Greenman's Occasional Organ

Ecosocialist. Syndicalist. Critical Techno-Progressive.

Saturday, April 29, 2006

Nottingham May Day March

Reading: Guardian, Independent and BBC News Websites. Current Socialist Worker (SWP) and The Socialist (SPEW-CWI), some pages of Finnegans Wake.
Listening: Radio Five morning show.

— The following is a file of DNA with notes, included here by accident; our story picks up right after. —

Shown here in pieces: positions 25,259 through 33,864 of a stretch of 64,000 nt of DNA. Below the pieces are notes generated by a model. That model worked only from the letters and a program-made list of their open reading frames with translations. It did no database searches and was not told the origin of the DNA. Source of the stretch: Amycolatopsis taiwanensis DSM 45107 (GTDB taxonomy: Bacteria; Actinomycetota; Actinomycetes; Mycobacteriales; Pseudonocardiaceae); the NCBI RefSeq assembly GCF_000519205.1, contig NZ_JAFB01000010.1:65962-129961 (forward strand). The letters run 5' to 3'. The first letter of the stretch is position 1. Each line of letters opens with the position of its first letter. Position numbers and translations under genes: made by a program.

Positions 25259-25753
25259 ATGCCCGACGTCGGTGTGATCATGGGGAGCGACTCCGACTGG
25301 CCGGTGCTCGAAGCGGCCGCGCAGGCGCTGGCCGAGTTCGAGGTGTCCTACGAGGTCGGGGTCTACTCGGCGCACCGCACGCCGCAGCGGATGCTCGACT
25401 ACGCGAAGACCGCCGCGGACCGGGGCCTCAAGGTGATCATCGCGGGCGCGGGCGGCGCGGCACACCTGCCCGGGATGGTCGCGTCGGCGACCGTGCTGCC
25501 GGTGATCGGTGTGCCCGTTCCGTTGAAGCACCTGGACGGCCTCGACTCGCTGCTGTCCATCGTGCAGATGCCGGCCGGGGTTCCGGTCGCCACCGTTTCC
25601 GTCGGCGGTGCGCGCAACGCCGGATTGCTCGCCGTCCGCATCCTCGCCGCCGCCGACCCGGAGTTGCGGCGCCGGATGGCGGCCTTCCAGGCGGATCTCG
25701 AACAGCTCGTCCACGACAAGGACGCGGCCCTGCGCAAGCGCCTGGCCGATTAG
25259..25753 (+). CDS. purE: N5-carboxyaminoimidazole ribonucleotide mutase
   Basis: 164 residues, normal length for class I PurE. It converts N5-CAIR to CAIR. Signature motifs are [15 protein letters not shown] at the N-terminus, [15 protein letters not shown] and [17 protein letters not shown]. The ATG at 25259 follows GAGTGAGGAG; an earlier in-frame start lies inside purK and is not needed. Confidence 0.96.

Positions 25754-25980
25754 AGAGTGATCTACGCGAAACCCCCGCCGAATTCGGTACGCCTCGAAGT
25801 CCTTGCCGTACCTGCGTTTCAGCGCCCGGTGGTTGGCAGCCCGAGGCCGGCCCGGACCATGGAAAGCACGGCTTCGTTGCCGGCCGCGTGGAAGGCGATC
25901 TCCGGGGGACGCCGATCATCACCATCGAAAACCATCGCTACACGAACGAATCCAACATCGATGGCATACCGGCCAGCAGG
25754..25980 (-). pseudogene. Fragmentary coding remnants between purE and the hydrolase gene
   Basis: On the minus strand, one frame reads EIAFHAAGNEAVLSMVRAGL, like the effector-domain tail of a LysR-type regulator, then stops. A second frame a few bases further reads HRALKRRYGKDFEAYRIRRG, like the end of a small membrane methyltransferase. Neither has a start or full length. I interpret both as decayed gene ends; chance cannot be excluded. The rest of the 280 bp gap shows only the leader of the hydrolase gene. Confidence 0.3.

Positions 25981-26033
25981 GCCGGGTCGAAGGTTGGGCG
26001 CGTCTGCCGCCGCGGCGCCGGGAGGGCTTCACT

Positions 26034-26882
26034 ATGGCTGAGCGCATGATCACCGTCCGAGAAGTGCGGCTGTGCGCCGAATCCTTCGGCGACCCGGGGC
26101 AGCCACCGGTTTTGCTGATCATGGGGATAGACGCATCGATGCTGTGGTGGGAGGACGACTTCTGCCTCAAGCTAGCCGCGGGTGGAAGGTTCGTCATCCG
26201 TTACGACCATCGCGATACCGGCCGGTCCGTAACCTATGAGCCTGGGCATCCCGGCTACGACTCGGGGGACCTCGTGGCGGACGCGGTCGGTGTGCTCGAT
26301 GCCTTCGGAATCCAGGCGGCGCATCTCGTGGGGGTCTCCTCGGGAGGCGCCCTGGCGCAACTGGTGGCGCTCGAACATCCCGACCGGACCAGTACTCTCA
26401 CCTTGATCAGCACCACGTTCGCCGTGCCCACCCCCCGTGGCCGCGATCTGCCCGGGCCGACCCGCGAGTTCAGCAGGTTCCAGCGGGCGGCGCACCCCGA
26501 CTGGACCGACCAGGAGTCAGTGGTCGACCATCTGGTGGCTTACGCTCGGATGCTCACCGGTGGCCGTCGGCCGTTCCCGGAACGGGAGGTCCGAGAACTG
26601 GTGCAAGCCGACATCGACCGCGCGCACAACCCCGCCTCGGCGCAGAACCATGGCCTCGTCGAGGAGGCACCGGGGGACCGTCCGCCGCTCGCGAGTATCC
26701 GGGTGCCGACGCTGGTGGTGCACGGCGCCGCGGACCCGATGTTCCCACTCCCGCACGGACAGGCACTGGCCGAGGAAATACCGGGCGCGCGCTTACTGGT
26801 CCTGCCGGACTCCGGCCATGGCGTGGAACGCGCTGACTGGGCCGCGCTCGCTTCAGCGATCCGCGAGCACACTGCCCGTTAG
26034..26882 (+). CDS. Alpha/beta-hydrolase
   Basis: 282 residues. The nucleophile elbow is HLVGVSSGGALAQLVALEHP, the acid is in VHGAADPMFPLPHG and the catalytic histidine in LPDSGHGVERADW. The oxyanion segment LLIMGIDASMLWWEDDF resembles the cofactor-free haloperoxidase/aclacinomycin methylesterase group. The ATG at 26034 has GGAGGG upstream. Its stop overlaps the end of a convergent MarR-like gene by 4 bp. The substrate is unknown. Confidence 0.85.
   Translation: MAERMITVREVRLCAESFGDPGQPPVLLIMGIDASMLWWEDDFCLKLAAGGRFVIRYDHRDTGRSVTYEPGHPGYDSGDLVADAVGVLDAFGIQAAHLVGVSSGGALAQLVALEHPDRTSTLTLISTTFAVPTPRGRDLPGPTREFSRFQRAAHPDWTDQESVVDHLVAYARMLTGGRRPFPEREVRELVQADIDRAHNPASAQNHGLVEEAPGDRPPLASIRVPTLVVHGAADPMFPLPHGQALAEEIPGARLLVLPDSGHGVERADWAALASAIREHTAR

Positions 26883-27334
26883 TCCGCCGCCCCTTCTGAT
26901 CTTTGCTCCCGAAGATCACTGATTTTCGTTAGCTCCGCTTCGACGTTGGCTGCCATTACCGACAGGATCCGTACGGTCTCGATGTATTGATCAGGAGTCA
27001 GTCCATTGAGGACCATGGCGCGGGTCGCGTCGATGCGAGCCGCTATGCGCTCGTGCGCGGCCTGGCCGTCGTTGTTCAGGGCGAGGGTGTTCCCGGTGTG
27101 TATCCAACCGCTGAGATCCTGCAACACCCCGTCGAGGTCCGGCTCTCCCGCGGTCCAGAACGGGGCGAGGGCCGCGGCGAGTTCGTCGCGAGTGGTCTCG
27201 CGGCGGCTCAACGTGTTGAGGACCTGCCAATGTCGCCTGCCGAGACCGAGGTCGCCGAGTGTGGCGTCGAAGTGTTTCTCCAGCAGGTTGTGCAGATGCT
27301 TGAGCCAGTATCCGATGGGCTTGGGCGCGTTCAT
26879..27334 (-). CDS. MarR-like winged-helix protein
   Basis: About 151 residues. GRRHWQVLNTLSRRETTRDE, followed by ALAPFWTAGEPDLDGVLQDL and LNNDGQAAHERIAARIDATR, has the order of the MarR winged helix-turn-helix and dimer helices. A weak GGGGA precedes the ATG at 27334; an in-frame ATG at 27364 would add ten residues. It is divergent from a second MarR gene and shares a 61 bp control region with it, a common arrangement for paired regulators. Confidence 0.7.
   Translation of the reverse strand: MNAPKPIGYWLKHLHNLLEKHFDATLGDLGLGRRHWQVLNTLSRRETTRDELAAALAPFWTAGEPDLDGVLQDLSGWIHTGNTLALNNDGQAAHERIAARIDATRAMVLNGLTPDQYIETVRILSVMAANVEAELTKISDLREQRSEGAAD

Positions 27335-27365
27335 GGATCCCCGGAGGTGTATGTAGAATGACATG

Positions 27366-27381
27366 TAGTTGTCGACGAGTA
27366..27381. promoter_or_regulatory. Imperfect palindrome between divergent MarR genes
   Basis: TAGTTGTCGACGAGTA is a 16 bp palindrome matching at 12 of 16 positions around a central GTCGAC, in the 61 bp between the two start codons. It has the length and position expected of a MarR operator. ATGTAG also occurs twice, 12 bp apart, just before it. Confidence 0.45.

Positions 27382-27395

Nottingham held its Mayday march today, (the nearest Saturday to May 1st) a small turnout by some standards, but a cheerful and noisy crowd of several hundred led by a band and drummers in good weather! It was good to see a march occuring as it did not happen last year. This year the lead was taken by local refugee campaigners, which gave the march an appropriate internationalist flavour. Banners on the march were from Nottingham Stop The War, Nottingham CND, and local communists of various stripes. A disappointing lack of union banners reflecting the low ebb of organising in Nottingham - hopefully to be countered by the valiant efforts of a number of activists from NUT, FBU and other unions who are producing a bulletin. Also contributing to the lack of organised workers presence may be the transformation of the London Mayday event on Monday into a national event and the perennial popularity in the North Midlands of the Chesterfield Mayday event on Monday. A single Unison tricolour reminded us it was an International WORKERS Day celebration. Unison also contributed the one union speaker, Jean Thorpe of the union's NEC ( talking about the NHS crisis and pensions). Other speakers at the rally in the Brewhouse Museum Yard were from NAIL (Nottingham Against Incineration and Landfill) speaking about the planned expansion of the Eastcroft incinerator in the city, and opposition to it, a speaker from the refugee support group; speakers from the Nottingham No2ID group; a rather scary Maoist talking about Nepal; and finally the "star speaker", Rosie Kane of the Scottish Socialist Party (who made a good rousing speech but disappointingly failed to mention climate change and envirionmental destruction amongst the list of things that the workers and progressive movements are fighting.) There was also some good musical entertainment from local and international musicians. On a sad note the rally remembered Ian Juniper who was a locally well known, lifelong voluntary and community sector and trade union movement activist who had done much to help organise previous TU and Mayday events, but who died recently and whose funeral is on Wednesday. We were told that despite his terminal illness Ian was still supporting workers and communities in struggle to the end, marching with Nottinghamshire public service workers on their recent strike day over pensions.